3) Animal Planet | Animal Plant | Animal Plan | Anomal Plan | A Nomad Plan | Nomad Plan | No Mad Plan | O Mad Plan | Mad Plan | Mad Play | Bad Play | Bad Lay | Bad Lad | Bad Ad | Ad Ad | An Ad | An Ax | Snax | Sax | Ax | X


I’m Back/The Abandoned American City

A sort of formless post to mark returns:

I’m returned to the states, to my house (which Scott refers to- inaccurately- as a tenement), back finally to some semblance of a real schedule, and back to this blog.

Will soon be updating with thoughts on readings/writings/world events. For now, I will mark my return to Ghost Island with some thoughts on new project.

Have been thinking a lot about this ‘Abandoned Cities’ book-thing I’m starting work on. Please continue to send links/resources/possible interviewees my way. Please help make this real. Other Ghost Islanders are most welcome on board as collaborators. So far have worked up a kind of preliminary introduction/mission statement/course of research:

The Abandoned American City: A Primer for Reinventing the Urban Environment


This book is not a comprehensive study, a how-to guide, or a manifesto. It is a response, tentative and exploratory, to the condition of massive over-building in many American cities, particularly those in the Rust Belt region.

The focus is on the American context not because of a discounting of similar situations in other countries, but simply because 1) it is a way of keeping the scope of the project more manageable and 2) my personal experiences and contacts better qualify me to address issues in the US than elsewhere.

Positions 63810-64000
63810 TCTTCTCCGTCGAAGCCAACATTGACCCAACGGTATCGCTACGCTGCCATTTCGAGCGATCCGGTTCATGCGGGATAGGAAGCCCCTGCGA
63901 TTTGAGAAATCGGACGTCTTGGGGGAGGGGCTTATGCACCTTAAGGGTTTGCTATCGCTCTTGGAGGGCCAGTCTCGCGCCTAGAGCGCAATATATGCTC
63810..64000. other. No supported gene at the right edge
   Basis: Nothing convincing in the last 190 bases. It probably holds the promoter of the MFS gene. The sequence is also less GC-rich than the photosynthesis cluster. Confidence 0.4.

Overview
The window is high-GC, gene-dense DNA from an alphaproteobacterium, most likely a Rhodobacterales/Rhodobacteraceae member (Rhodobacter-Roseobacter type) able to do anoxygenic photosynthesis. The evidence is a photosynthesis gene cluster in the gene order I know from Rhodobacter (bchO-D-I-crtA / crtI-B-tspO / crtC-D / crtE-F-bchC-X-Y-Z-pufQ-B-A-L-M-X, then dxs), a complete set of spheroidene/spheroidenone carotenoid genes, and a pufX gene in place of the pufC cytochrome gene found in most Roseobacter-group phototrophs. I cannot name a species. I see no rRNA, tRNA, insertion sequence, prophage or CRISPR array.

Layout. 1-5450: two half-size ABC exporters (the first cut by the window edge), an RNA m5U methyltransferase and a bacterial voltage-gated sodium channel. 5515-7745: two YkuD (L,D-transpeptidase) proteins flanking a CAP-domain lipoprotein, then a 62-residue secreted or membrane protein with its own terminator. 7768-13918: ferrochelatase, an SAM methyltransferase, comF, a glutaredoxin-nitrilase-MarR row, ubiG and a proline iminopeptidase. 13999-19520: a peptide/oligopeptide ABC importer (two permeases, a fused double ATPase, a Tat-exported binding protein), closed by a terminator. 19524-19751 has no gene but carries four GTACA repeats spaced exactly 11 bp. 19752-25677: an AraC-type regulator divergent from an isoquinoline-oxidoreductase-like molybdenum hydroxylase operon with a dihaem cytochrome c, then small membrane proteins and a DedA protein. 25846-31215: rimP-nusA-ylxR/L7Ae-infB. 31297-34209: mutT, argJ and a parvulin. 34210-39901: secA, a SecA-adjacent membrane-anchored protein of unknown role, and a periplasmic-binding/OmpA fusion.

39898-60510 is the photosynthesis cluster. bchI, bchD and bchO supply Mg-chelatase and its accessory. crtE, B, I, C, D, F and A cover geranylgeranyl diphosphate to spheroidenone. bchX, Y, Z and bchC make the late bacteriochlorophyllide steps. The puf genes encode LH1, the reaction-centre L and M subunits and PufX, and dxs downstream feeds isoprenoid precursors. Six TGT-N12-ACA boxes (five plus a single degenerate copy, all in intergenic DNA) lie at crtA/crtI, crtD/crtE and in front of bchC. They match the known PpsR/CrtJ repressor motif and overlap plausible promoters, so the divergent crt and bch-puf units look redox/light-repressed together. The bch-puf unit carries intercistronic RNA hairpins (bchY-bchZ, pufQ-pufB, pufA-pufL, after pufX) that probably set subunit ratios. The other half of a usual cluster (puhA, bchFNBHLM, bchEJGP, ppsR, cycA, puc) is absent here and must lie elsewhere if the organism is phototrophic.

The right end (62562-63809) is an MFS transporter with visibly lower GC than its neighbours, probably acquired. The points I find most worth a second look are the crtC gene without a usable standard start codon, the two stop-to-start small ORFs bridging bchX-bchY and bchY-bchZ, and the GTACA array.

The situation described here is of a particular moment in history, but is hardly without precedent. There have been abandoned structures since the inception of permanent architecture. The phenomenon of converting old lofts, factories, and warehouses into living, performance, and retail spaces is also well established. Still, in cities like Cleveland and Detroit, the availability of large amounts of extremely inexpensive real estate gives rise to the potential for creative and social experimentation on a scale and at a budget that is completely unthinkable in traditional cultural capitals like New York or San Francisco. With the pace of economic decline in many rust belt cities being quickened by financial crisis, in combination with the large number of unemployed people and free-lancers being priced out of more traditional creative hotbeds, the abandoned American city offers a possibility for radical life change and experimentation.

Concrete numbers help to illustrate the prevalence of abandonment or near-abandonment of large sections of American cities. (numbers/facts)

discussion of the commune and the history of the commune/communal space as radical dream in the US.

Why the Urban?
– Subtracting one’s self from society (self-sustenance) as a goal is, at the very best, a subtractive and neutralizing gesture. To live entirely off the grid and make your impact zero is, at the end, essentially of a logic equivalent to suicide. The building of utopia- the meaning of which is, of course, literally ‘no-place’- is the eventually self-negating logic of the traditional commune. The spaces explored in this work are instead hetero-topias, alternative and experimental ‘other spaces’ that exist within a transformative rather than subtractive logic.



– Abandoned Cities (places, prices, projects)

– Squatting/Renting/Buying

– Gentrification/Problematic Aspects of Engagement

– Projects (Real & Proposed)

September 2009